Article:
The toolkit has been designed to give volunteer managers some guidance with developing their volunteer programme. There are a number of steps to follow, even before the recruitment process starts, and continues with on-going support.
Consider the following questions
• Why do you want volunteers?
• Do you have the resources to work with volunteers?
• What skills do you want your volunteers to bring?
• What will volunteers do and not do, and why?
• Are you adapting to the trends and issues facing volunteering today?
• Have you considered diversity with your volunteer programme?
• How will volunteers ‘fit in’ with your existing structure?
• When setting up or expanding a volunteer programme how will you involve existing staff and/or volunteer?
• Have you considered possible problem areas and what to do if they occur e.g. how will you say ‘no’ to unsuitable volunteers?
• Have you thought about the legal responsibilities regarding volunteers?
• Is there a pro-volunteer culture within your organisation?
Some of the following may already exist in your Volunteer Programme:
• Volunteers policy
• Health & safety policy
• Equal opportunities policy
• Expenses policy
• Confidentiality policy
• Appropriate insurance cover
• Risk assessment for the role
• Role description/s
• Screening procedures
• Volunteers application form
• Volunteers agreement
• Induction/ongoing training programme
• Problem solving procedures
• Risk Assessment – explore the potential risks of volunteers working with service users and the steps that will help minimise harm to either party.
• Design a volunteer application form requesting information that will help you discover their skills and assess their motivation for volunteering.
• Think about interviewing potential volunteers-an informal discussion where the organisation can have face to face contact with a volunteer.
• Will you do CRB checks? If you need to do this, consider how your will manage the findings and action take as a result.
• It is recommended that you obtain character references for each volunteer. Think about who you would accept a reference from.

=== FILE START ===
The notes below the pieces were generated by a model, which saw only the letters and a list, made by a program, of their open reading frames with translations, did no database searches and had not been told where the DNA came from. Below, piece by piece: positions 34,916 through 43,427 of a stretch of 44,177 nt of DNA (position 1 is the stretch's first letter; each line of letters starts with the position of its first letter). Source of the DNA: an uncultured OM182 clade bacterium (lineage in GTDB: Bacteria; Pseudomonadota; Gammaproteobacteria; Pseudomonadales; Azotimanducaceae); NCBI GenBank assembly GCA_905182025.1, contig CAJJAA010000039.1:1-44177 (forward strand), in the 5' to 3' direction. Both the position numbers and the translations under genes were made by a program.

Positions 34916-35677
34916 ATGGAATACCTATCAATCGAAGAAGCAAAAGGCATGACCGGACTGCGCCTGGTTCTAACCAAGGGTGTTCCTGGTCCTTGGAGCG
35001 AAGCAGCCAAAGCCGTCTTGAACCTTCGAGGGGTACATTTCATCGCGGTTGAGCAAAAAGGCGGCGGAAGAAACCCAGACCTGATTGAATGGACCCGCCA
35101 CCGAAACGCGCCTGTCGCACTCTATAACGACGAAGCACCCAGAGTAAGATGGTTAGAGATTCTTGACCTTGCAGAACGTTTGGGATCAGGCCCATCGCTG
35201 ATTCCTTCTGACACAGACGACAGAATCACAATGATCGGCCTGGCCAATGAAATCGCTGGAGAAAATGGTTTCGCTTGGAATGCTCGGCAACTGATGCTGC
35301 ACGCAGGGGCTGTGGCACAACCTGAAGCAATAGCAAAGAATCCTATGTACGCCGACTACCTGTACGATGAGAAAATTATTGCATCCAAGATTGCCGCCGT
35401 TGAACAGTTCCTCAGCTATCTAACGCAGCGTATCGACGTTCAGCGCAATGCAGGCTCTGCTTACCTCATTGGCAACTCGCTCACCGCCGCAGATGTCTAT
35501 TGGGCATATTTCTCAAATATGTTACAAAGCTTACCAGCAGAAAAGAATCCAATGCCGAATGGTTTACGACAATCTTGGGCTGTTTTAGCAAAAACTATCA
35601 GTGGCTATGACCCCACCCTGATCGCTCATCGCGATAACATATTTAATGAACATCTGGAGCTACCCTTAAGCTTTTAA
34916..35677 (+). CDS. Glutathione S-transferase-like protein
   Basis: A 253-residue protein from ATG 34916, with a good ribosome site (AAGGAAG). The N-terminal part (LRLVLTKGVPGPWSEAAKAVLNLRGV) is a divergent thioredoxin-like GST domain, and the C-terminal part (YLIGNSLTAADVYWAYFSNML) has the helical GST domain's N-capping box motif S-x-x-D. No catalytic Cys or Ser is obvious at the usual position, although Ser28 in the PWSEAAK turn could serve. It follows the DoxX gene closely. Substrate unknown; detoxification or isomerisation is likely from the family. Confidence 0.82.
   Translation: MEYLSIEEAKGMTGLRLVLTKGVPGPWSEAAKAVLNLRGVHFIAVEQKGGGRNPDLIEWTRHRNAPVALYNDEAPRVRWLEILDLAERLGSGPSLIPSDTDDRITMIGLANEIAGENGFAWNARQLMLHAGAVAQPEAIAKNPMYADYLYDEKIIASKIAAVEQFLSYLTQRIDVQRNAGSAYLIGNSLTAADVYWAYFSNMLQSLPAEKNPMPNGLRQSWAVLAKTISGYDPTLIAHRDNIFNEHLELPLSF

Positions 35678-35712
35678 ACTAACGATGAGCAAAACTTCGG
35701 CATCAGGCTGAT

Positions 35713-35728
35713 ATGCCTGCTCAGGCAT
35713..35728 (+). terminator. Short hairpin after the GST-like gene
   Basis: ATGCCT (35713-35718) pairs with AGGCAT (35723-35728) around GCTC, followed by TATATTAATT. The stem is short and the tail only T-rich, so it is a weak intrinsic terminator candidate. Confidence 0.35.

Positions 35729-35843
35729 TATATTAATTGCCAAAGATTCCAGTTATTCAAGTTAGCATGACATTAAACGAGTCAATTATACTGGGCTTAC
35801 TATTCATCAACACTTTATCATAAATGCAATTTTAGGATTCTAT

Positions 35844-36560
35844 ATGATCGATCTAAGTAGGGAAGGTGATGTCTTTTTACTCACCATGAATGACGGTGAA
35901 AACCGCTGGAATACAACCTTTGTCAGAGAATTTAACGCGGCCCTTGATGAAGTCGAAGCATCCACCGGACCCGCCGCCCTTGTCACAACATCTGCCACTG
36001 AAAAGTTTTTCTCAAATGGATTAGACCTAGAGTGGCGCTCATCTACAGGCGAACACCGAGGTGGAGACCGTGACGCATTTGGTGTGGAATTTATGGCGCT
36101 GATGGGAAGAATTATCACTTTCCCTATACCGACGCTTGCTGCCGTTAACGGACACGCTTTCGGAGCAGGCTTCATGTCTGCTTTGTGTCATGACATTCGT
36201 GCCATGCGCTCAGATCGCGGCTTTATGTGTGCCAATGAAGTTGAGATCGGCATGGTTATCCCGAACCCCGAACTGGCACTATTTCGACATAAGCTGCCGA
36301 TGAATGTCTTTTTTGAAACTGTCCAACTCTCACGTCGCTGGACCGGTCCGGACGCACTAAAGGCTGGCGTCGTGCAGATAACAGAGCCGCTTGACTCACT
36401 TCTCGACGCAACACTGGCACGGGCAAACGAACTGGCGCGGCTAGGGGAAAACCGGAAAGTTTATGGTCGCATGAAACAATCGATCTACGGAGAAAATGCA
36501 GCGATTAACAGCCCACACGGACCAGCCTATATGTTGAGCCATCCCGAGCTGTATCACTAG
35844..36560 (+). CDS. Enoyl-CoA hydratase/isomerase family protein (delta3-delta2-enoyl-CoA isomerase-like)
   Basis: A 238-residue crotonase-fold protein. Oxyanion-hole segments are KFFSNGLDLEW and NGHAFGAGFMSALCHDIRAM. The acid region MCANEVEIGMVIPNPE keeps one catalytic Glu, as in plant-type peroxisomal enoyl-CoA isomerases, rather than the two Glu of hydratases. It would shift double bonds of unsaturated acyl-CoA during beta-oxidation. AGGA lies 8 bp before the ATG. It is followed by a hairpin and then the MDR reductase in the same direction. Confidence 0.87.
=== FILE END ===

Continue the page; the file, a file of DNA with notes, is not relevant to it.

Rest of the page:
• A trial period may be beneficial for both parties, think about how long it should be.
• Publicity and Promotion – When writing your recruitment message include the benefits that volunteers will gain, and ensure you address people’s fears e.g. how much time will need to commit? Will they have the necessary skills etc
Think about the induction process for your volunteers
• Have you provided an understanding of the aims and objectives of your organisation?
• Is the volunteer aware of your policies, practices and procedures?
• Have you provided them with all necessary information and equipment in order for them to carry out the role?
• Are they aware of the needs of your client group along with the limitations and boundaries of their volunteering role?
• Do you introduce a trial period with a review at the end of it for the both parties to be able to share their views?
• Are you offering appropriate on-going training?
Once you have recruited your volunteer, here are some questions to help you ensure that their experience and yours is a positive one.
• Who will be directly responsible for the volunteer?
• Plan for reviews – design review forms and set time aside to give useful and constructive feedback
• Find out what motivates the individual to volunteer, (each one of us is different) and try to develop the role appropriately
• How will you check that your volunteer is happy in their role?
• Think about how you can recognise, reward and thank your volunteers